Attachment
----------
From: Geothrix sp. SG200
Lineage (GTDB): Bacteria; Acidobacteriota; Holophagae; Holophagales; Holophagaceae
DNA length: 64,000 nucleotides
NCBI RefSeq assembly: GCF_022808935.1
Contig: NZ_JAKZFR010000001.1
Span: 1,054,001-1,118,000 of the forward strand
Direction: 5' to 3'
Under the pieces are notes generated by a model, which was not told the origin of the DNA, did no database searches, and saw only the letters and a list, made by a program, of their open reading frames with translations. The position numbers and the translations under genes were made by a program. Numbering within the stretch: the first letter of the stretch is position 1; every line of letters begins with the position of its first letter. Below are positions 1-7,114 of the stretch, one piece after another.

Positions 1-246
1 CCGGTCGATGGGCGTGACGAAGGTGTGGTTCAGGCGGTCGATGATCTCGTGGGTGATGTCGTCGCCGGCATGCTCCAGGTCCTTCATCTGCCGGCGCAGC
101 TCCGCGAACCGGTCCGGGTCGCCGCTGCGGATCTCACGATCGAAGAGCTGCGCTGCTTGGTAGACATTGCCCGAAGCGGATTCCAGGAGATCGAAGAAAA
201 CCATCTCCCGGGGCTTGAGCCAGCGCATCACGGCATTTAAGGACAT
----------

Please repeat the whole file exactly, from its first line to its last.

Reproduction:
From: Geothrix sp. SG200
Lineage (GTDB): Bacteria; Acidobacteriota; Holophagae; Holophagales; Holophagaceae
DNA length: 64,000 nucleotides
NCBI RefSeq assembly: GCF_022808935.1
Contig: NZ_JAKZFR010000001.1
Span: 1,054,001-1,118,000 of the forward strand
Direction: 5' to 3'
Under the pieces are notes generated by a model, which was not told the origin of the DNA, did no database searches, and saw only the letters and a list, made by a program, of their open reading frames with translations. The position numbers and the translations under genes were made by a program. Numbering within the stretch: the first letter of the stretch is position 1; every line of letters begins with the position of its first letter. Below are positions 1-7,114 of the stretch, one piece after another.

Positions 1-246
1 CCGGTCGATGGGCGTGACGAAGGTGTGGTTCAGGCGGTCGATGATCTCGTGGGTGATGTCGTCGCCGGCATGCTCCAGGTCCTTCATCTGCCGGCGCAGC
101 TCCGCGAACCGGTCCGGGTCGCCGCTGCGGATCTCACGATCGAAGAGCTGCGCTGCTTGGTAGACATTGCCCGAAGCGGATTCCAGGAGATCGAAGAAAA
201 CCATCTCCCGGGGCTTGAGCCAGCGCATCACGGCATTTAAGGACAT